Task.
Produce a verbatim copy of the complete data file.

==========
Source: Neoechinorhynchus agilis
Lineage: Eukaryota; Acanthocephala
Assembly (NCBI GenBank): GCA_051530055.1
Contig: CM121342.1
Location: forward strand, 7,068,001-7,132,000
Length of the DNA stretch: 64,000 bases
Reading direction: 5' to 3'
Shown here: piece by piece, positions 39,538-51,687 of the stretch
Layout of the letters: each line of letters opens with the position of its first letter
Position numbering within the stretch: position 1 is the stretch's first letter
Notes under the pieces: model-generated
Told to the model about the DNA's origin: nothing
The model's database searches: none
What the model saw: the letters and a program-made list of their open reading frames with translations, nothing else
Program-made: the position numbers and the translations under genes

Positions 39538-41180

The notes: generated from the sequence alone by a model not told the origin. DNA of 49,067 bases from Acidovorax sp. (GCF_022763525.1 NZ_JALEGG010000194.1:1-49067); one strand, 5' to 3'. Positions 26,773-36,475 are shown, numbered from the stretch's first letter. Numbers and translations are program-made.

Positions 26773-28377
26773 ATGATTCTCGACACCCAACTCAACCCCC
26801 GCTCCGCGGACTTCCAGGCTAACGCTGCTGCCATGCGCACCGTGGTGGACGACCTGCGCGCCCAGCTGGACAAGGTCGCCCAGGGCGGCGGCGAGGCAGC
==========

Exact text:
Source: Neoechinorhynchus agilis
Lineage: Eukaryota; Acanthocephala
Assembly (NCBI GenBank): GCA_051530055.1
Contig: CM121342.1
Location: forward strand, 7,068,001-7,132,000
Length of the DNA stretch: 64,000 bases
Reading direction: 5' to 3'
Shown here: piece by piece, positions 39,538-51,687 of the stretch
Layout of the letters: each line of letters opens with the position of its first letter
Position numbering within the stretch: position 1 is the stretch's first letter
Notes under the pieces: model-generated
Told to the model about the DNA's origin: nothing
The model's database searches: none
What the model saw: the letters and a program-made list of their open reading frames with translations, nothing else
Program-made: the position numbers and the translations under genes

Positions 39538-41180

The notes: generated from the sequence alone by a model not told the origin. DNA of 49,067 bases from Acidovorax sp. (GCF_022763525.1 NZ_JALEGG010000194.1:1-49067); one strand, 5' to 3'. Positions 26,773-36,475 are shown, numbered from the stretch's first letter. Numbers and translations are program-made.

Positions 26773-28377
26773 ATGATTCTCGACACCCAACTCAACCCCC
26801 GCTCCGCGGACTTCCAGGCTAACGCTGCTGCCATGCGCACCGTGGTGGACGACCTGCGCGCCCAGCTGGACAAGGTCGCCCAGGGCGGCGGCGAGGCAGC